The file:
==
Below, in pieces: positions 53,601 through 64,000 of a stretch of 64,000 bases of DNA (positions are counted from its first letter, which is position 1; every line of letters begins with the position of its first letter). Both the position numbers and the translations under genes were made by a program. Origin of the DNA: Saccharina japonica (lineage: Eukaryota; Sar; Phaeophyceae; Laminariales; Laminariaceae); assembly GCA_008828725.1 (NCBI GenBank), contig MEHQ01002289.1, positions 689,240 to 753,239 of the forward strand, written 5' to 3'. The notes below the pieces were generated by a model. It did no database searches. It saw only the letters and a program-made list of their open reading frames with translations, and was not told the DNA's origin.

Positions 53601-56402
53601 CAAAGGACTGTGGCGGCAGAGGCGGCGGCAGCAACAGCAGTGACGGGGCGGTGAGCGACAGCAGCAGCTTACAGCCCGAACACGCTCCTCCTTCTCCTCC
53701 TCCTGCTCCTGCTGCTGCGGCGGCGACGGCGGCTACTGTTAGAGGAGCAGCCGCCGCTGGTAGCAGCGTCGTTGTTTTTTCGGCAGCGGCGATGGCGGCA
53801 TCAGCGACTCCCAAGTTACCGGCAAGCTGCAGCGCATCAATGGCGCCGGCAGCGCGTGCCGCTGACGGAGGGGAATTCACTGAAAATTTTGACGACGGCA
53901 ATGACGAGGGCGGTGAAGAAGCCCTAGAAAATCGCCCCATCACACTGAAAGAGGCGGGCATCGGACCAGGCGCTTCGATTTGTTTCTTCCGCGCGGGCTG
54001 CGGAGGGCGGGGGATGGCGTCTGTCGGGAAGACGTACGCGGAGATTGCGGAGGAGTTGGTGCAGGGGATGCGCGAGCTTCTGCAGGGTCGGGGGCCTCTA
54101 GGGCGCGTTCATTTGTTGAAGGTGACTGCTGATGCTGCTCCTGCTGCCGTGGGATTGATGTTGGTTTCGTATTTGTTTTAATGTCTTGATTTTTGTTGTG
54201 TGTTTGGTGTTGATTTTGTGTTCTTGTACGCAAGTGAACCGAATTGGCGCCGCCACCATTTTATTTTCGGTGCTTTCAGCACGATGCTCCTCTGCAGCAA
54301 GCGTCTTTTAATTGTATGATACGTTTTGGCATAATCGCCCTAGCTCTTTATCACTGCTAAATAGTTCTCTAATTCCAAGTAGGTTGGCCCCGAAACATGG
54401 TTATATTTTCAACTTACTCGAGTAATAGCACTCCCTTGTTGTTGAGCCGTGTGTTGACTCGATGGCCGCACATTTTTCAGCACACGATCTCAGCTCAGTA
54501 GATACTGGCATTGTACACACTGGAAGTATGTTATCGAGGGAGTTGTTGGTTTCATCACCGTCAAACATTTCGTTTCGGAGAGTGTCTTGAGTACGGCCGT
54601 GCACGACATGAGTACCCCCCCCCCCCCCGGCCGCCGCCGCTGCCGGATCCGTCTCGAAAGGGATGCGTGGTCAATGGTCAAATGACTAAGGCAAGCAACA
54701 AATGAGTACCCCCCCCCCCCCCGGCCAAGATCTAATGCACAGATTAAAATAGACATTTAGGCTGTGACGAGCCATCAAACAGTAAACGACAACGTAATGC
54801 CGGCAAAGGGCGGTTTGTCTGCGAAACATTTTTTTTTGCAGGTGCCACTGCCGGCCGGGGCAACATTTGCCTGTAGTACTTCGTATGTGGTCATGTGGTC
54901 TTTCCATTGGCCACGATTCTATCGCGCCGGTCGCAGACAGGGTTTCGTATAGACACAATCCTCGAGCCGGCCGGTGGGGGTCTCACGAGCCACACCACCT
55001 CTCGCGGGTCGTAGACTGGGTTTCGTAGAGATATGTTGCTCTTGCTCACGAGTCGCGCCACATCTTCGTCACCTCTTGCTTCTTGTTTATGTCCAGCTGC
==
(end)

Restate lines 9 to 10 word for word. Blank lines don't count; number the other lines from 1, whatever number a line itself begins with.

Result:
54201 TGTTTGGTGTTGATTTTGTGTTCTTGTACGCAAGTGAACCGAATTGGCGCCGCCACCATTTTATTTTCGGTGCTTTCAGCACGATGCTCCTCTGCAGCAA
54301 GCGTCTTTTAATTGTATGATACGTTTTGGCATAATCGCCCTAGCTCTTTATCACTGCTAAATAGTTCTCTAATTCCAAGTAGGTTGGCCCCGAAACATGG